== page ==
Poem by Lola Ridge (1873-1941)
I thought to die that night in the solitude where they would never find me...
But there was time...
And I lay quietly on the drawn knees of the mountain, staring into the abyss...
I do not know how long...
I could not count the hours, they ran so fast
Like little bare-foot urchins - shaking my hands away...
But I remember
Somewhere water trickled like a thin severed vein...
And a wind came out of the grass,
Touching me gently, tentatively, like a paw.
As the night grew
The gray cloud that had covered the sky like sackcloth
Fell in ashen folds about the hills,
Like hooded virgins, pulling their cloaks about them...
There must have been a spent moon,
For the Tall One's veil held a shimmer of silver...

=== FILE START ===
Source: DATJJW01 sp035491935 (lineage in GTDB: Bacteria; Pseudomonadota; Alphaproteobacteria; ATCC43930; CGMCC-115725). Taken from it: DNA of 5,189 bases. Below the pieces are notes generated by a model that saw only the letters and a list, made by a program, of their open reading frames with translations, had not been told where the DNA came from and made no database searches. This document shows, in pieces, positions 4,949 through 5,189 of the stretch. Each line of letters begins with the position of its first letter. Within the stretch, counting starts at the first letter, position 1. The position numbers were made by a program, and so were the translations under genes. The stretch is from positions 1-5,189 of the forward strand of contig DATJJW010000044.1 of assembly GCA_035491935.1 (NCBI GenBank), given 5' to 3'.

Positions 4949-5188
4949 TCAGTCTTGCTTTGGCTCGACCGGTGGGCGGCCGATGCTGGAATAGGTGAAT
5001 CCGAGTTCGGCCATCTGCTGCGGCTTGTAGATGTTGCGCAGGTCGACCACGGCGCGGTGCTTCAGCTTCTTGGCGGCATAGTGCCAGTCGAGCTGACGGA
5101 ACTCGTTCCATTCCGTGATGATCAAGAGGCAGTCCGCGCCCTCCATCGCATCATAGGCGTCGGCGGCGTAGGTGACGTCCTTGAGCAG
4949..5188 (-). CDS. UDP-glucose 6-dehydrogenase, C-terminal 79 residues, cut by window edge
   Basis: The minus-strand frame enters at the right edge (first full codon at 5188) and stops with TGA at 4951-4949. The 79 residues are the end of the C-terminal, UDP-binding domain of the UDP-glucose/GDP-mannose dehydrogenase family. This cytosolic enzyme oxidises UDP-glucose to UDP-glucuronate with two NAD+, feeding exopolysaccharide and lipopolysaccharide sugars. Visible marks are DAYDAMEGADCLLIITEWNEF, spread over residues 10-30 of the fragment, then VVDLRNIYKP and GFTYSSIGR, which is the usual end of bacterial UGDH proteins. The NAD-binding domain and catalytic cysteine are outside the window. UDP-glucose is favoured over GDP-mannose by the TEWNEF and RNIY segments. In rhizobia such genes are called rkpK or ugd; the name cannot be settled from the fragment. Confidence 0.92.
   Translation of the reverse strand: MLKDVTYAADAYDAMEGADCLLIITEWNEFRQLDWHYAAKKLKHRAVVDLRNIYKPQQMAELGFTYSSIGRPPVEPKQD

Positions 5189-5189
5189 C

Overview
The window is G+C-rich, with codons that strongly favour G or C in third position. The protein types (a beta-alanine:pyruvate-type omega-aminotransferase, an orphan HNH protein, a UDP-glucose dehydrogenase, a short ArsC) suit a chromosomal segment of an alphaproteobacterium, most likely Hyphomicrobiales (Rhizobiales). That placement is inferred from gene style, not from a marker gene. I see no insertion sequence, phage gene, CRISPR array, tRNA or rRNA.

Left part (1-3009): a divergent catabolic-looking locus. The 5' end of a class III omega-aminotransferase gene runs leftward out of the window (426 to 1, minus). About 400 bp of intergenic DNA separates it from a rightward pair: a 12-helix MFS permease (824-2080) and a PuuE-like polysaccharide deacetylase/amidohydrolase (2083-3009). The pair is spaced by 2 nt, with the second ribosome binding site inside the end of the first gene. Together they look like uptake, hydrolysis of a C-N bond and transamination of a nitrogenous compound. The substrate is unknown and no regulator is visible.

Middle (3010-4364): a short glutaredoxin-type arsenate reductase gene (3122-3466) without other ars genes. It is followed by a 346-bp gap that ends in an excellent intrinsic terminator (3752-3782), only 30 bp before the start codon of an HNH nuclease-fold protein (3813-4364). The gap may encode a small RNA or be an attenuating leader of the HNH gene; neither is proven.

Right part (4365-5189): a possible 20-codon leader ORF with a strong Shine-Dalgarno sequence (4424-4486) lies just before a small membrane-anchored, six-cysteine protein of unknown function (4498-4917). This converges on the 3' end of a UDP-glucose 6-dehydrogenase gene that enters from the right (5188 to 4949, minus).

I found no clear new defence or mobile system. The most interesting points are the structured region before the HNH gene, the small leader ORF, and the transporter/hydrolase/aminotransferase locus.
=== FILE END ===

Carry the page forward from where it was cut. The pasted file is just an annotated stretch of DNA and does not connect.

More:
That too I remember...
And the tenderly rocking mountain
And beating stars...
Lay like a waxen hand upon the world,
And folded hills
Broke into a sudden wonder of peaks, stemming clear and cold,
Till the Tall One bloomed like a lily,
Flecked with sun,
Fine as a golden pollen -
It seemed a wind might blow it from the snow.
I smelled the raw sweet essences of things,
And heard spiders in the leaves
And ticking of little feet,
As tiny creatures came out of their doors
To see God pouring light into his star...
... It seemed life held
No future and no past but this...
And I too got up stiffly from the earth,
And held my heart up like a cup...
More information on Lola Ridge
Poetry by Editorial Team
Read 187 times
Written on 2022-08-29 at 00:00
Tags Newzealander  American
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